3-15-1. George Howard Darwin to H. Poincaré

28 Feb. 1899

Newnham Grange—Cambridge

Dear Monsieur Poincaré,

You have, I believe, already received an intimation that the University of Cambridge proposes to celebrate the fiftieth anniversary of Sir George Stokes’ tenure of his professorship on the 1st of June next.11 1 Poincaré was not part of the French delegation to the Stokes Jubilee, which included Gaston Darboux for the Sorbonne, Alfred Cornu for the École polytechnique, Henri Becquerel for the Paris Academy of Science and the École polytechnique, Émile Borel for the École normale supérieure, and Henri Deslandres for the French Society of physics (Stokes 1900, vii–ix).

The Philosophical Society of Cambridge proposes to commemorate this occasion also by the collection of a special volume of papers on Physical Astronomical and Mathematical subjects. I have been asked by a committee of the Society to inform you that we should feel highly honored if you would be willing to make a contribution to our proposed volume.22 2 Poincaré (1899b), on which see Darwin to Poincaré, 25.05.1899 (§ 3-15-4).

I have looked at your criticism of my paper on Periodic orbits, although I have not yet thoroughly mastered it.33 3 See Darwin (1897), and Poincaré’s evaluation (Poincaré 1899a, 352). I entirely admit the justice of your remark that the figure of 8 orbits and the $A$ orbits are not continuous. Indeed I had (thanks to Mr Hough) arrived at the same conclusion from another point of view before I saw your book.44 4 Sydney Samuel Hough (1870–1923), assistant to David Gill at the Cape Observatory. See Hough (1901), cf. Darwin’s remarks on the occasion of Poincaré’s Gold Medal from the Royal Astronomical Society (Darwin (1900, 414), and Barrow-Green (1997, 196).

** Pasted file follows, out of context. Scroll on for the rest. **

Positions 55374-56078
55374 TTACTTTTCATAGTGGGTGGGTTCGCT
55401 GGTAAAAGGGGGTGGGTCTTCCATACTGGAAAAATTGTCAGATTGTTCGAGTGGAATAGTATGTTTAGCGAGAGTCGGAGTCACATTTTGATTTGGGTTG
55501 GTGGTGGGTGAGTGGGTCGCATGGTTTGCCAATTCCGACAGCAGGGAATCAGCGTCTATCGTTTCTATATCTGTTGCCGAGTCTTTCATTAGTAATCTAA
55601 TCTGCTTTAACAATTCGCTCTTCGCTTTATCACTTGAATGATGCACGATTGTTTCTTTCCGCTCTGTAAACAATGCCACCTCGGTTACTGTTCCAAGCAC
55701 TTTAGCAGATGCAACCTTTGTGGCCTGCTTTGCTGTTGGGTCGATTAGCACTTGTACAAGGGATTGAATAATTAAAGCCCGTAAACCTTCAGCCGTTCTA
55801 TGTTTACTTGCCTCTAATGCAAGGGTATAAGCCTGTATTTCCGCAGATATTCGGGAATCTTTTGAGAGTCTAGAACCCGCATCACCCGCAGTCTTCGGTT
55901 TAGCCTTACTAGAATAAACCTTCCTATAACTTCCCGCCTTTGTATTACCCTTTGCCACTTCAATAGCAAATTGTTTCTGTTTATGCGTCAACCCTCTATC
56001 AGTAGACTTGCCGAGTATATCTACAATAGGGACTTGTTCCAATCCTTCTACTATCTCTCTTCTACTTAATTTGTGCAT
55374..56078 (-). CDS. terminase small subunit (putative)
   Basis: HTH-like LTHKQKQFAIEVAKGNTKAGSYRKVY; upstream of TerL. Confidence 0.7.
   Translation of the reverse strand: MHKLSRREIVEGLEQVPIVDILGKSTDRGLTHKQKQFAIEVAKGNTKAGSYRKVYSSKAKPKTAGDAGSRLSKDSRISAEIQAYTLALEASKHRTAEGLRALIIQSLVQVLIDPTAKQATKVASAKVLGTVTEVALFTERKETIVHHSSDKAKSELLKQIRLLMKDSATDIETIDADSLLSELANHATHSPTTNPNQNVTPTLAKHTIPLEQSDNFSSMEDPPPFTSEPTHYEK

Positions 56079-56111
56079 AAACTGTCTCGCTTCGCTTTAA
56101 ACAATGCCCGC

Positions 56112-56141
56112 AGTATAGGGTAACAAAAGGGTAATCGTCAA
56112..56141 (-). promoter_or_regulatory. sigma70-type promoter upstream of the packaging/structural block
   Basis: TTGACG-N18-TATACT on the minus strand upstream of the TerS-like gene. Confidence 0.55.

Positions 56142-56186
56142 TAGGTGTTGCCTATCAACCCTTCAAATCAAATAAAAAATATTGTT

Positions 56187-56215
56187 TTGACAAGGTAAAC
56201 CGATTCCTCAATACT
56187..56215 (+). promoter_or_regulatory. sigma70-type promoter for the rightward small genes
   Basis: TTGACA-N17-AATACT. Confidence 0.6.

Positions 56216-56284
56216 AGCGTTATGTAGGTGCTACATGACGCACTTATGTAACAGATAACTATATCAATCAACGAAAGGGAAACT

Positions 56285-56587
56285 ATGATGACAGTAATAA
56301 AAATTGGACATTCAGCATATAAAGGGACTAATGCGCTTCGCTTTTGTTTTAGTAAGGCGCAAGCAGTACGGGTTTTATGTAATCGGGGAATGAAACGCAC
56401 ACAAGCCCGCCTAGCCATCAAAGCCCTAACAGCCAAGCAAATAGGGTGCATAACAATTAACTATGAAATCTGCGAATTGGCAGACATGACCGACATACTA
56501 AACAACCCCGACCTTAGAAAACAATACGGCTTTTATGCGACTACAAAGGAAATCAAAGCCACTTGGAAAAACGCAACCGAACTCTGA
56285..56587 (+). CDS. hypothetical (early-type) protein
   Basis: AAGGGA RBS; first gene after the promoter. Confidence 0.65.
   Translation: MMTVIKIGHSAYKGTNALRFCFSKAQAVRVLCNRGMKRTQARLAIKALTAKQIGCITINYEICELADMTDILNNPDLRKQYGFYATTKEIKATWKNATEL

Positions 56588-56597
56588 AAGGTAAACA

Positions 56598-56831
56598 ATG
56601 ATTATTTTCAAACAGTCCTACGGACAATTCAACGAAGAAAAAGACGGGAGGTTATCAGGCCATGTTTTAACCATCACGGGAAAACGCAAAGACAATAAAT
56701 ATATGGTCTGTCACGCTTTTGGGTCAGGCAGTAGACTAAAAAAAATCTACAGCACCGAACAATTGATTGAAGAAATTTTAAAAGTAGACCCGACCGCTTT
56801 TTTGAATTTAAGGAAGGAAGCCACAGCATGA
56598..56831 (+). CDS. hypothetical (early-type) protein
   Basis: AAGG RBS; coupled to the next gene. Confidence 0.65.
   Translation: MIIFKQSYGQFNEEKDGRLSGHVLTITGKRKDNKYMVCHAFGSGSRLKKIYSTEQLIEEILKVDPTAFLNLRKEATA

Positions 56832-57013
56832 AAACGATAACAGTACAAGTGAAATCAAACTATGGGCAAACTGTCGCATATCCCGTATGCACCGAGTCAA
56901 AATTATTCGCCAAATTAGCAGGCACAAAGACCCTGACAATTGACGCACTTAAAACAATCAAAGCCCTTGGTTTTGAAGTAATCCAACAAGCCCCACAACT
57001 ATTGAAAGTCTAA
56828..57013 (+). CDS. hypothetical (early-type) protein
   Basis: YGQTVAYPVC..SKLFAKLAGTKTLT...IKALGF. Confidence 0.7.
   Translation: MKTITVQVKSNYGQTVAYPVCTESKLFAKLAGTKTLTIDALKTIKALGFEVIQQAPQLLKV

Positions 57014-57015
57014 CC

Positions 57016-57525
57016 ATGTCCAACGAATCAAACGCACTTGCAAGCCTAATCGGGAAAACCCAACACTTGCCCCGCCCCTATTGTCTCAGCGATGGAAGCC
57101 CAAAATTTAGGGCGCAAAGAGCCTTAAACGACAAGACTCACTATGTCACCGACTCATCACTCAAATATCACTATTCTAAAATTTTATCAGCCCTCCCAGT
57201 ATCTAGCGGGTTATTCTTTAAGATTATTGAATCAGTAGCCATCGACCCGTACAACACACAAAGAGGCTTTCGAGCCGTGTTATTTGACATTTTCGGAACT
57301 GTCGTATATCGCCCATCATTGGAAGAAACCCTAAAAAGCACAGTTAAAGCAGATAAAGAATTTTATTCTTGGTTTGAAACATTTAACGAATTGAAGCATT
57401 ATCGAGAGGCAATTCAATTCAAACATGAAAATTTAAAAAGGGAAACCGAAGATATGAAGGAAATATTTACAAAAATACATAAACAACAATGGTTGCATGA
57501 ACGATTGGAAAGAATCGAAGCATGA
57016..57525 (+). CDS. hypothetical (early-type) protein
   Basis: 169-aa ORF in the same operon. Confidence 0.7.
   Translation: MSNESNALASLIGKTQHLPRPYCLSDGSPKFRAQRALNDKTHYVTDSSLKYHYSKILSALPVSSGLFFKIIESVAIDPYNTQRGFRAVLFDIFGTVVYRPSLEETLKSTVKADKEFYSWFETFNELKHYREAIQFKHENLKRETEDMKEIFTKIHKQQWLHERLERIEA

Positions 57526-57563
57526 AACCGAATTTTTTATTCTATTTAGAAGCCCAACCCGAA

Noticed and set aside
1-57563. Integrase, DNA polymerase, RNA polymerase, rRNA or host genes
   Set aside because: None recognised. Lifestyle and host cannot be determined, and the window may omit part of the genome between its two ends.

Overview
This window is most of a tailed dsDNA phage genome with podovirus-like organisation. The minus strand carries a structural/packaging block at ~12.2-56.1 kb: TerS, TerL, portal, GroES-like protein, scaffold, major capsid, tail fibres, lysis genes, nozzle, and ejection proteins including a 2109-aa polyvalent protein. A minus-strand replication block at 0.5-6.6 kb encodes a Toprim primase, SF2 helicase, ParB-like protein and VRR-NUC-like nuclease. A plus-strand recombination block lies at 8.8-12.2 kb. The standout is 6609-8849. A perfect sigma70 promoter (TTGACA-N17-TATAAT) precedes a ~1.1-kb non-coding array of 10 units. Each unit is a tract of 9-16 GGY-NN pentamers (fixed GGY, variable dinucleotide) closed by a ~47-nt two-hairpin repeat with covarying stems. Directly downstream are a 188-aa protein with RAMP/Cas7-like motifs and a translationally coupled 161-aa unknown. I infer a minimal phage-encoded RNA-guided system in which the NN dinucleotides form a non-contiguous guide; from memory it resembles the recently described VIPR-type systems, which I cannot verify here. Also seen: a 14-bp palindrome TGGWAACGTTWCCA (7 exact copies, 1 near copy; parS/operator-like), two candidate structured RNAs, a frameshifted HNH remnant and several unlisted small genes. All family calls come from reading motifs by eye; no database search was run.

I am trying now to make good the hiatus, but find myself so much interrupted by other work that I am not able to get on as quickly as I should like to do.55 5 Darwin will write again to Poincaré on the subject of periodic orbits, on 20.03.1899 (§ 3-15-3).

I remain, Yours very sincerely,

G. H. Darwin

ALS 4p. Collection particulière, Paris 75017.

Time-stamp: "14.09.2016 17:58"

References

• J. E. Barrow-Green (1997) Poincaré and the Three Body Problem. AMS/LMS, Providence. Cited by: footnote 4.
• Cambridge Philosophical Society (Ed.) (1900) Memoirs Presented to the Cambridge Philosophical Society on the Occasion of the Jubilee of Sir George Gabriel Stokes. Cambridge University Press, Cambridge. External Links: Link Cited by: footnote 1.
• G. H. Darwin (1897) Periodic orbits. Acta mathematica 21, pp. 101–242. External Links: Link Cited by: footnote 3.
• G. H. Darwin (1900) Presentation of the Medal of the Royal Astronomical Society to M. Henri Poincaré. Monthly Notices of the Royal Astronomical Society 60, pp. 406–415. External Links: Link Cited by: footnote 4.
• S. S. Hough (1901) On certain discontinuities connected with periodic orbits. Acta mathematica 24, pp. 257–288. External Links: Link Cited by: footnote 4.
• H. Poincaré (1899a) Les méthodes nouvelles de la mécanique céleste, Volume 3. Gauthier-Villars, Paris. External Links: Link Cited by: footnote 3.
• H. Poincaré (1899b) Sur les groupes continus. Transactions of the Cambridge Philosophical Society 18, pp. 220–255. External Links: Link Cited by: footnote 2.